4. Well, back in the 1980’s gold climbed to never-before reached heights that were multiples of previous highs. The world did not end. It won’t now.

    Afraid I have to agree with the first 2 commenters after the post. I started working in TV news just in time to watch it transform from real news presented by solid newspaper-trained journalists to Hollywood airhead movie-star wanna-be’s stressing gloom and doom every time it rained. Then, strangely, newspapers folded in the truth and accuracy department and followed television’s suit. Until now, when they finally cry wolf so many times that you cannot believe a one of them anymore.

  5. “My guess is the former. Germany was never really happy about having a common currency, and events have proved them right.”

    I thought Germany (and France) were the original Euro evangelists…

  6. I’ve never understood the rationale behind the Euro. Sure, it’s convenient not having to change currencies but how can sovereign countries share a currency? I know some countries peg to or use the USD (and a small number of specks in the Pacific use ours) but how can large countries have a common currency without having a common government?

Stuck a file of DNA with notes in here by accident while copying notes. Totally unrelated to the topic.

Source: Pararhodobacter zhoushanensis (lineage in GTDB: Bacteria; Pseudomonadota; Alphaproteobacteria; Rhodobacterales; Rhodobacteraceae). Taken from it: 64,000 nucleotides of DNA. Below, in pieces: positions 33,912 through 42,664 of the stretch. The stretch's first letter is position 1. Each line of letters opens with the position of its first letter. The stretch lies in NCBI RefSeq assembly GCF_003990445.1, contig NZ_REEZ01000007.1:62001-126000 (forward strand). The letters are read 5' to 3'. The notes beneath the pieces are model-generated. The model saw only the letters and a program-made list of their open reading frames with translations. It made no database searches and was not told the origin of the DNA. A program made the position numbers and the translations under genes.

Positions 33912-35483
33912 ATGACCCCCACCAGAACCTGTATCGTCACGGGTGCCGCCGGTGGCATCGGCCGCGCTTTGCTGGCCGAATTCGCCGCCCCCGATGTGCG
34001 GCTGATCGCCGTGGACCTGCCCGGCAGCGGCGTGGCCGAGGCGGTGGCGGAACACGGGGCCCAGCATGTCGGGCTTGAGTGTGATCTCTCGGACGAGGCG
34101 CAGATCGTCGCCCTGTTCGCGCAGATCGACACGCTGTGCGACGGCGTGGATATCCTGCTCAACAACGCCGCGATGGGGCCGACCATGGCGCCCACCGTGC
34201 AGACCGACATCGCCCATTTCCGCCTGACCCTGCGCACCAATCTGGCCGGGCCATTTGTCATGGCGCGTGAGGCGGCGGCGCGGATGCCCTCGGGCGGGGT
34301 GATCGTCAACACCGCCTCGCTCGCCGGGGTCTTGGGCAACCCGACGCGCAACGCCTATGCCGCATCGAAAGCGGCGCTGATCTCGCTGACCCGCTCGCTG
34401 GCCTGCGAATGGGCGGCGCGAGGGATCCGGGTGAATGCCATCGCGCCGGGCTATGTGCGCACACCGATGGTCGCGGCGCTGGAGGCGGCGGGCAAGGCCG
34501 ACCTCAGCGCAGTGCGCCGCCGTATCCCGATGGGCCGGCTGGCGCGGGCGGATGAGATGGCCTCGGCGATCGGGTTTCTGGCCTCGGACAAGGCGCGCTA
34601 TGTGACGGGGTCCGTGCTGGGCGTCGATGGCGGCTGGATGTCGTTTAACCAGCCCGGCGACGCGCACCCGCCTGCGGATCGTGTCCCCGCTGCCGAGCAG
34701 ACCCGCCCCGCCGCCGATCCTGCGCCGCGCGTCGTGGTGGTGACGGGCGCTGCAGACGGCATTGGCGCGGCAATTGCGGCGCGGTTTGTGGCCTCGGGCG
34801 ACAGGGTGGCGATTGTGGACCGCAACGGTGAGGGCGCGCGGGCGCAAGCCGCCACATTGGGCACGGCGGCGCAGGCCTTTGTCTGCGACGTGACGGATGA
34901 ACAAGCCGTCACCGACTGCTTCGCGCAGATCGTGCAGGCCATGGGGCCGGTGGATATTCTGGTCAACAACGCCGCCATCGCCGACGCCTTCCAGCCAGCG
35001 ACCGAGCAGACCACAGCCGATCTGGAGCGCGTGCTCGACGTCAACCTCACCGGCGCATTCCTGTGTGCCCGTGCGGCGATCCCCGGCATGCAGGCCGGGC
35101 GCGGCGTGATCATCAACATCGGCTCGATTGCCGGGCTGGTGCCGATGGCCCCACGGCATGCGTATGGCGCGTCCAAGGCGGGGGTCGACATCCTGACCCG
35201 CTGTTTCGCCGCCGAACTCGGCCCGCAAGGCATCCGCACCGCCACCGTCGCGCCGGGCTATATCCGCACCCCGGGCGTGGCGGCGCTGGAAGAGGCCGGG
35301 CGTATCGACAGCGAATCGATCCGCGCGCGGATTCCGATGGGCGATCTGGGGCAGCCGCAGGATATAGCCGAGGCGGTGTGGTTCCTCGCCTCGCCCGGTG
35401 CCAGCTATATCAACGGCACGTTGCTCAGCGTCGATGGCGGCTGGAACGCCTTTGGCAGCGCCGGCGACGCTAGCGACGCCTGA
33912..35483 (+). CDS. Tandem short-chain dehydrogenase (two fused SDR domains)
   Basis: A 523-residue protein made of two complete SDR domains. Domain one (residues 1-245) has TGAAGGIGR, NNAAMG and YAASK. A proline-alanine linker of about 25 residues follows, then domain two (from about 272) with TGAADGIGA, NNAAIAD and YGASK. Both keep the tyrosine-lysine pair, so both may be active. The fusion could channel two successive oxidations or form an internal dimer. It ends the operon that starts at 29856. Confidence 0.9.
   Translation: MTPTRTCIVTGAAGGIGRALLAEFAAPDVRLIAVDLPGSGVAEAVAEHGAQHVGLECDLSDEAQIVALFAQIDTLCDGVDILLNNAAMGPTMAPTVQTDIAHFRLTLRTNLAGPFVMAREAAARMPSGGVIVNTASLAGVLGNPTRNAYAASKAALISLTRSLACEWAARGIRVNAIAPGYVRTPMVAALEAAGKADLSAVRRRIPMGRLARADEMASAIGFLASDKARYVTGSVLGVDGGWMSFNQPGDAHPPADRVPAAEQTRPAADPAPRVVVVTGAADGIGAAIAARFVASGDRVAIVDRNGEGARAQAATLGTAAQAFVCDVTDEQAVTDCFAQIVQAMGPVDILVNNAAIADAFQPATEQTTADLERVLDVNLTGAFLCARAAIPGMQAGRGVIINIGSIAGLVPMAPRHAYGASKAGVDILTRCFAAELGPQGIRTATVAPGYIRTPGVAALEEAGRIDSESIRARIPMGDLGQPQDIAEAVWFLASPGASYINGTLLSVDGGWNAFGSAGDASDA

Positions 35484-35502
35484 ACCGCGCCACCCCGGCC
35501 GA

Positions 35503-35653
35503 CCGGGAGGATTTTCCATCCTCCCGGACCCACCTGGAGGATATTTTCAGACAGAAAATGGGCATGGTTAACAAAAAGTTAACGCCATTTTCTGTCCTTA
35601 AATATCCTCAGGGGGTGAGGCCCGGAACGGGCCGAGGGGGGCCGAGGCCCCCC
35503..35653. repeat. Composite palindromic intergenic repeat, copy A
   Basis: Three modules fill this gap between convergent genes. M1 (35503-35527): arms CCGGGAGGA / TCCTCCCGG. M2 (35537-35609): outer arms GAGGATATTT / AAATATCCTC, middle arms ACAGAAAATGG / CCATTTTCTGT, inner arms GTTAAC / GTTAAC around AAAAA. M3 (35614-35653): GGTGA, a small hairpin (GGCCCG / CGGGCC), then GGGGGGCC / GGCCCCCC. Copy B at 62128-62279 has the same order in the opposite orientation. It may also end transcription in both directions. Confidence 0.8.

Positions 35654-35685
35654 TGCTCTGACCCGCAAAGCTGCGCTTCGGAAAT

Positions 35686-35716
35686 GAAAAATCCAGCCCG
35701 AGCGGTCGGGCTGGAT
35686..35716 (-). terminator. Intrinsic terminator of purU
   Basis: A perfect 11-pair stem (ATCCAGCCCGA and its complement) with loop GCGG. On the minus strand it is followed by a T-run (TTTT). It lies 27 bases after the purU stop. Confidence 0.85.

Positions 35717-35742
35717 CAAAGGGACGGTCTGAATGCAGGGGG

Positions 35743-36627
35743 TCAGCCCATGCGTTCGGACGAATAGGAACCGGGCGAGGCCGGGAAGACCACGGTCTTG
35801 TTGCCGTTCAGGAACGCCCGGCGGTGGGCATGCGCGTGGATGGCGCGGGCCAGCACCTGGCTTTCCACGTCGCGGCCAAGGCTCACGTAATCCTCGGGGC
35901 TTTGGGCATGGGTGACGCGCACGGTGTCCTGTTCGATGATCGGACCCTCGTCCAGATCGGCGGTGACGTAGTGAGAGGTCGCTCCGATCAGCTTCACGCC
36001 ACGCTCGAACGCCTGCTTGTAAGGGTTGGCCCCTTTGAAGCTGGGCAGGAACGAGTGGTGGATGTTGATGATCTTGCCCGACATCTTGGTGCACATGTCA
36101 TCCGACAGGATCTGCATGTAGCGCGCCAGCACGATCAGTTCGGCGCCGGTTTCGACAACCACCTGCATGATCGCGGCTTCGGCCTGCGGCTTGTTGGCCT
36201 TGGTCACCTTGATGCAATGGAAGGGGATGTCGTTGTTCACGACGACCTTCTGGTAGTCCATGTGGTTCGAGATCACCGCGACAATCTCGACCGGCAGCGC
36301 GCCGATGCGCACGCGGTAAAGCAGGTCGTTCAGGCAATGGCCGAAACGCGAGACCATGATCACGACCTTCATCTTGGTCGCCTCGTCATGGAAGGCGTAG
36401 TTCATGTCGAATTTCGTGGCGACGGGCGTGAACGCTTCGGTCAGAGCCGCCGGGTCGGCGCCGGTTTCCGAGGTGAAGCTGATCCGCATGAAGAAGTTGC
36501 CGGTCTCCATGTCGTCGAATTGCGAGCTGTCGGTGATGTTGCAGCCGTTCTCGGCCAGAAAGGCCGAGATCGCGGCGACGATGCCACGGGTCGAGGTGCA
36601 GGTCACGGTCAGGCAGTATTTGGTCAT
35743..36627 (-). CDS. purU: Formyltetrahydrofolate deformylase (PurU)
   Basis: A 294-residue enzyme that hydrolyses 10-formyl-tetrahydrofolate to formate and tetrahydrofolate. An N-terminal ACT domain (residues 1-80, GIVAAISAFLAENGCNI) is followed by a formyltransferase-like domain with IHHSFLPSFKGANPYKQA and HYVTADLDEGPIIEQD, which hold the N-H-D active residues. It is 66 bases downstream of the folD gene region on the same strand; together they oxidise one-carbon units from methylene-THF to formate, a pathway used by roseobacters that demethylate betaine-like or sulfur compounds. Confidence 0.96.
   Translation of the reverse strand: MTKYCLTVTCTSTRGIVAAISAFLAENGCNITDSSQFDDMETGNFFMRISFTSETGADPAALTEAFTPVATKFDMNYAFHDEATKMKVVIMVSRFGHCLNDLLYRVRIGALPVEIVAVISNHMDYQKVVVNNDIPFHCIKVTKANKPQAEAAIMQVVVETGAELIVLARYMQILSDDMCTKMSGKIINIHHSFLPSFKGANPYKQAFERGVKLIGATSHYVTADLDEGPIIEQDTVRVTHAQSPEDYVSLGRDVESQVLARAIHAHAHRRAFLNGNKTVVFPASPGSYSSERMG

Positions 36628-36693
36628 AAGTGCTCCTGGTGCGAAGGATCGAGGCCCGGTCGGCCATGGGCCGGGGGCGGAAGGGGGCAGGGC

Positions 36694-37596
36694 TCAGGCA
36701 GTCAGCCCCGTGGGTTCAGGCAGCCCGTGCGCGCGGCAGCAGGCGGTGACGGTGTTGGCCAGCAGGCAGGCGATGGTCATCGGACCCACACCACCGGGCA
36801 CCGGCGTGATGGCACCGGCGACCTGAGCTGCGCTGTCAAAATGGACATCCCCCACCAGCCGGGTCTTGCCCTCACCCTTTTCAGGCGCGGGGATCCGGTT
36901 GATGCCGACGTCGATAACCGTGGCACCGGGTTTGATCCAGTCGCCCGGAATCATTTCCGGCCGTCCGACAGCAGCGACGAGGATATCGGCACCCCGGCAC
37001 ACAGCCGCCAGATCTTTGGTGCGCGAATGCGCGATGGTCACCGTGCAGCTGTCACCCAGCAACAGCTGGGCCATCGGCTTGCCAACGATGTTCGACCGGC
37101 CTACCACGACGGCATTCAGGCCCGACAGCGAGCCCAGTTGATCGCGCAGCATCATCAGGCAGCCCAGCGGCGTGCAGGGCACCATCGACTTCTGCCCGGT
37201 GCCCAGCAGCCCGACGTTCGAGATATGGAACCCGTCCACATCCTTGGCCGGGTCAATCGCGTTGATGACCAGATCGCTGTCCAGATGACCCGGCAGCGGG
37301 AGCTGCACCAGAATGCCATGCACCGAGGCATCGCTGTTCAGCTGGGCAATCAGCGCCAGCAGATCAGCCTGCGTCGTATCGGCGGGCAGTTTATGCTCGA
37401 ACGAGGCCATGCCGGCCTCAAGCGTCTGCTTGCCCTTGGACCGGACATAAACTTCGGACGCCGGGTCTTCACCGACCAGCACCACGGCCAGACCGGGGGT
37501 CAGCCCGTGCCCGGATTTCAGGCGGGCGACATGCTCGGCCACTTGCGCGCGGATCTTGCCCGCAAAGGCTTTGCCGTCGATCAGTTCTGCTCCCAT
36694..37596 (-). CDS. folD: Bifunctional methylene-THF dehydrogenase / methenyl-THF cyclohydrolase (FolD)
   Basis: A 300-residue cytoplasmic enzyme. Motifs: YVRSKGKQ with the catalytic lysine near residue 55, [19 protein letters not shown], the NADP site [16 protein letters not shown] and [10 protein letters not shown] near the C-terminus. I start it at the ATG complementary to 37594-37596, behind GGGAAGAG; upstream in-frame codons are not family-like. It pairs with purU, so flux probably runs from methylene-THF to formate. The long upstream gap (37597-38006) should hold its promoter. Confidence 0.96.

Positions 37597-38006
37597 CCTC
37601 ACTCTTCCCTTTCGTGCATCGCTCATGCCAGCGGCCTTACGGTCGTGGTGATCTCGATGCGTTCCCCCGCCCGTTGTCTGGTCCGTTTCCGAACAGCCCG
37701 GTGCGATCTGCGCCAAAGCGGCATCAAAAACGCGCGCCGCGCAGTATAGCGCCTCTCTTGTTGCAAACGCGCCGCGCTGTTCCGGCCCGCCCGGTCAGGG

I’m surprised the Euro has lasted as long as it has. Can it last much longer without political union of the countries involved? I don’t see how.

  7. “My guess at what will happen, is that the objective will be to spread the pain around. Banks who made loans will be forced to eat a good part of the loss, as will every one of the stronger countries. There IS enough there to float a bailout.”

    I don’t see why it’s in Germany’s interests to float a bailout. That would be like Ray voluntarily bailing out the parasitic woman he’s mentioned on a number of occasions. Why would he want to? Why would any sane person want to? Let her eat at a soup kitchen.

    If Germany bails out the basket cases they’ll just have to do it again and again and again.

  8. “I can also tell you from my travels in the area having a single currency was great. I could get money from the ATM in Germany and spend the money in Spain with ease.”

    When I first visited Europe in 1990 I went to the UK, France and the four Scandinavian countries. I got completely sick of changing currencies and the resultant commissions, so in Finland I didn’t get any of the local currency. I just ate the included meals and one or two optional ones organised by the tour country. It was only for four days but my belt tightened one notch while I was in Finland.